Iran’s dos and don’ts under Trump
Iranian senior diplomat Hossein Mousavian says Trump’s upset victory is not much of a surprise for Iran as the country has seen unexpected results in 1997, 2005 and 2013. In an article published in government mouthpiece Iran daily, Mousavian called Donald Trump the first American president that has entered the Oval Office outside conventional power institutions and the US government system.
“His win was so unbelievable that a scenario has long been cooked up within the US establishment to prevent his administration from enduring more than a few months,” the Iranian diplomat writes.
The former Iranian nuclear negotiator briefly notes that Trump will face impeachment for some of his records, then will be replaced by his vice, if he continues his unconventional conduct. Mousavian then goes on to discuss the consequences of Trump’s election on foreign policy, and more specifically for Iran.
He begins his discussion by reiterating the US’ GDP decline over the past six decades, weakening its economic power. This is caused by heavy costs it has paid for its allies, Mousavian says. This common concern between the Republicans and Democrats is Trump’s main challenge. Mousavian then urges Iran’s political elites to shift their assessment of the situation from the personal mindset of the president-elect to the fact that this is the first time in 88 years the Republicans have the majority in the Senate, the House of Representatives as well as the presidency.
This brings about threats and opportunities for Iran, the Iranian policymaker says. “The 38-year history of the Islamic Republic shows that it has performed well in the face of threats but acted weakly in putting to use its opportunities,” Mousavian stated. And that Iran’s sworn enemies will try to increase threats and eliminate opportunities. Thus, the Iranian foreign policy scholar says, Iranian decision-makers should have plans to counter such plots and remain vigilant for timely measures in order to prevent the sacrifice of national interest over anti-Iran foreign plots as well as partisan games in domestic policy; unless the hypothesis that increased US hostility and confrontation will benefit Iran is verified.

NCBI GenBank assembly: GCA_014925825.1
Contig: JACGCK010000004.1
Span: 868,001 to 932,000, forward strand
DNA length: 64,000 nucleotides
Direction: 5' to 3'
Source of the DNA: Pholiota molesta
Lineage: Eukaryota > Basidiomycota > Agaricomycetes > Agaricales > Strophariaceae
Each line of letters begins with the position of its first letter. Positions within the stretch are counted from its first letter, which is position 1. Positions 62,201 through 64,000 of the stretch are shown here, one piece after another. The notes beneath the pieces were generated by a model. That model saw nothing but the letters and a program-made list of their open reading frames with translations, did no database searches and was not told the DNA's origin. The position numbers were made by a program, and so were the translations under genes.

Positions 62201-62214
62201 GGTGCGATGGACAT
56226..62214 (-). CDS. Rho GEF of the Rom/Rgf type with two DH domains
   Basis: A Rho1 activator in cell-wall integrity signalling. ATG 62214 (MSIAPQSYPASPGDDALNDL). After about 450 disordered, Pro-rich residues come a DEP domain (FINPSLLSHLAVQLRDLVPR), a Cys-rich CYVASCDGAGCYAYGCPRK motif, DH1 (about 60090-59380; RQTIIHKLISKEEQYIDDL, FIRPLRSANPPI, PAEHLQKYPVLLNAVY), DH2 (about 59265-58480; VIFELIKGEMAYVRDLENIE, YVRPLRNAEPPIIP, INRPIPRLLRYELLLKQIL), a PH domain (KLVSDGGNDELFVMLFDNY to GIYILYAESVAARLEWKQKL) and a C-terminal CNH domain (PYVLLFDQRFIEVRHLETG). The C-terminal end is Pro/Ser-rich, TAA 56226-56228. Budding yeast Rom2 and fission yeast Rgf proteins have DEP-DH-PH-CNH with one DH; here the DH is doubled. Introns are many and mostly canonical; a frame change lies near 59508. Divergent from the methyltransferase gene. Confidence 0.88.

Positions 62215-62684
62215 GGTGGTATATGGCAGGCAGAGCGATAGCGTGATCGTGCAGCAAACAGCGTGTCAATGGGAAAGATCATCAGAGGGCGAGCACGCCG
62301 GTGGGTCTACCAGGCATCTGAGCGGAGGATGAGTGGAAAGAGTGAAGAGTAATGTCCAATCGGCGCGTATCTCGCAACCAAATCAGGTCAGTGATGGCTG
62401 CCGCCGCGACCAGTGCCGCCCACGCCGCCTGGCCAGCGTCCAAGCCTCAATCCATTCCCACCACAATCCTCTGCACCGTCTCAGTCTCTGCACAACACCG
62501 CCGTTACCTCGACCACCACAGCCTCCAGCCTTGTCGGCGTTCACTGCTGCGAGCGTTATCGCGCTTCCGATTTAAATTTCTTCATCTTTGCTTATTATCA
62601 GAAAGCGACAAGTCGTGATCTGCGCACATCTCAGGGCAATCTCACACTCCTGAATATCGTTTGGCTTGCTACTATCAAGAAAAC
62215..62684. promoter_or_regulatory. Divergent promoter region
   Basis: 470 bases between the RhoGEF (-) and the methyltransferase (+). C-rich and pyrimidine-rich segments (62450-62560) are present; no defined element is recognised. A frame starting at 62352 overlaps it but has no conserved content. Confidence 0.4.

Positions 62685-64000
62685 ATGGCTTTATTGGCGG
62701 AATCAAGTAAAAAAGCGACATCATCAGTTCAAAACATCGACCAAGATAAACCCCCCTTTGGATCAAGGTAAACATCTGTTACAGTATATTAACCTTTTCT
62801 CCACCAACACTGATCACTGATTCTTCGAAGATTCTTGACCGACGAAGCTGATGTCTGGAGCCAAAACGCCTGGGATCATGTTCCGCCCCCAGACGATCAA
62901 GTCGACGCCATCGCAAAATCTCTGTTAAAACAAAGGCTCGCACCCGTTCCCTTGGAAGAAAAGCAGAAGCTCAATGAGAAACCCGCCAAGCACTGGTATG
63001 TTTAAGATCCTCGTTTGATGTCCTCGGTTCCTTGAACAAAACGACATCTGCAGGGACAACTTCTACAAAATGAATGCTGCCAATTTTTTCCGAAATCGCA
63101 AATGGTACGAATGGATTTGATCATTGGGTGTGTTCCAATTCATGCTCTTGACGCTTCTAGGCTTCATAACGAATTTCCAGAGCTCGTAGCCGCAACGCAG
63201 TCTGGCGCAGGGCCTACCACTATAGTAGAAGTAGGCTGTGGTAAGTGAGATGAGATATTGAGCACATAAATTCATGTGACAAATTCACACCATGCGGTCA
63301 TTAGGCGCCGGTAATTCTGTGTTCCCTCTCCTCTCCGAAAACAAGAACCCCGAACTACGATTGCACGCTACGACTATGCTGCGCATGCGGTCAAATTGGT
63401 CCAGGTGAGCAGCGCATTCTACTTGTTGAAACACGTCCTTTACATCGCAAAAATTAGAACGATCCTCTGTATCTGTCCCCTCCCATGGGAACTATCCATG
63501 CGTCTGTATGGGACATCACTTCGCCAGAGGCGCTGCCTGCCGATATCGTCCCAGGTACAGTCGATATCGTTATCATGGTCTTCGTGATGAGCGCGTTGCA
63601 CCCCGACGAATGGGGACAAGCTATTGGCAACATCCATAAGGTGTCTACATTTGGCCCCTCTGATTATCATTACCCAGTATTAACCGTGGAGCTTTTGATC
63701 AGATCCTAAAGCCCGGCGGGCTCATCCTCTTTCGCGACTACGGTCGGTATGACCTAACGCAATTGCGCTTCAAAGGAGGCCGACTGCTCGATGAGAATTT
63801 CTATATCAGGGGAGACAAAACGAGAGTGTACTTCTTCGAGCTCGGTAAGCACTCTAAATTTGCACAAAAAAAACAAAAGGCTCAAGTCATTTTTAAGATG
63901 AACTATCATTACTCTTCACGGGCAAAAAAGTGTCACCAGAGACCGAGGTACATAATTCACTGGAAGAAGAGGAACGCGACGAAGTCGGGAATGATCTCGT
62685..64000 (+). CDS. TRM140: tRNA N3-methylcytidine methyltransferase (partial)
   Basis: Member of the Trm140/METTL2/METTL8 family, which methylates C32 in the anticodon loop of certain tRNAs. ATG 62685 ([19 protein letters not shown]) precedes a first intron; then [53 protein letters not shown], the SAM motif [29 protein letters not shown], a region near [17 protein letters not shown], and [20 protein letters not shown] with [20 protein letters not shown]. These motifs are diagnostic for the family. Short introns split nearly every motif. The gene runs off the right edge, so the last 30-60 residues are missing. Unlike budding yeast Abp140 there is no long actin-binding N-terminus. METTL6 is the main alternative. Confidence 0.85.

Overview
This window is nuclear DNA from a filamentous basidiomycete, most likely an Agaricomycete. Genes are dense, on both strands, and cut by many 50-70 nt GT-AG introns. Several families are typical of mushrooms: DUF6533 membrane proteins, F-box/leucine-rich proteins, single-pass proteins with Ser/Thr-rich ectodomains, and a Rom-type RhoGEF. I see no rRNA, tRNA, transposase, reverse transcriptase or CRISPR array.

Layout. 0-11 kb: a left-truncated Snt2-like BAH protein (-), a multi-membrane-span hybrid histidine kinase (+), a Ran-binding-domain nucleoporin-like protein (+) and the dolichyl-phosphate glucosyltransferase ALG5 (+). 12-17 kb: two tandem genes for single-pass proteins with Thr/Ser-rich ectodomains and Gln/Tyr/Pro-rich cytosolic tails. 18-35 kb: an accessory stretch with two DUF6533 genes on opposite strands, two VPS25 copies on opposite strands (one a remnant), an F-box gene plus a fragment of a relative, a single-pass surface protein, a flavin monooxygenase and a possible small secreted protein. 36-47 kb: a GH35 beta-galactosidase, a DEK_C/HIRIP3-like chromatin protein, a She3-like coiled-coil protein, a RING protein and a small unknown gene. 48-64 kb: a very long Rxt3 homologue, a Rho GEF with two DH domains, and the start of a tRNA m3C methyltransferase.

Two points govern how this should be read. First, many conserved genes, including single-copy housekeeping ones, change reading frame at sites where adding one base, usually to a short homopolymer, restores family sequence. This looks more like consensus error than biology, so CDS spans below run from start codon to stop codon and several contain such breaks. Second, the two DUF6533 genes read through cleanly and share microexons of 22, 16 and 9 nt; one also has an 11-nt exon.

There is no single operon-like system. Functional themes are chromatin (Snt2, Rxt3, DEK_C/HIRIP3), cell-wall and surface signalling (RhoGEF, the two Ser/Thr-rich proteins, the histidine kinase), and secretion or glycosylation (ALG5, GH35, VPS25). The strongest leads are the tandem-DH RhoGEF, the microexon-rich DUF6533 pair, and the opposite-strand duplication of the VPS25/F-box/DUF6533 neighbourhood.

Mousavian further reminds his readers that since the Islamic Revolution, all US presidents have adopted hostile policies against Iran, with the difference being that Democrats have used softer rhetoric to impose the severest of sanctions, to which the only exception was Obama’s second term.
He then moves on to tell his recent experience during an unidentified recent summit in Europe where Arab representatives scorned Iran and Obama, saying the latter has put the country on its way to become a regional superpower. He finds it undeniable that under Obama’s second presidential term, US relations with Iran’s regional competitors or enemies like Israel and Saudi Kingdom were unprecedentedly hampered by serious challenges, so much so that they felt stabbed in the back. In contrast, however, Mousavian notes that anti-American sensations have peaked in the one year since the nuclear deal.
While considering it too early to judge Trump’s policies in practice, as his main team is yet to be named, he urges the Islamic Republic to prepare itself for certain measures, including:
To avoid offending, humiliating and ridiculing Trump
To avoid unseasonably provocative measures and positions that provide the enemy with excuses
To review likely threats and opportunities and prepare plans for each scenario
To avoid any measures or positions that may imply Iran’s trepidation or weakness and embolden US partisans
To take initiative vis-à-vis Israeli, Saudi and MKO lobbies who have started work to influence Trump and revive previously failed or halted anti-Iran policies in the hope that Trump will not veto Congress bills that demand imposition of fresh sanctions on Iran.
To Suppose that the anti-Iran front will initiate heavy propaganda against Iran and Shiites, to fish in troubled waters in Washington. Iran must take an innovative, active approach. Iran’s image in the US and the West is still negative, in spite of improvements after the nuclear deal and the emergence of Takfiri terrorism.
To accelerate efforts to renew ties with other Western countries like those in the European Union, after the nuclear deal. Iran should prepare and operationalize a list of common interests, beyond mutual ties, to begin collaboration. At the same time, talks over differences could be started.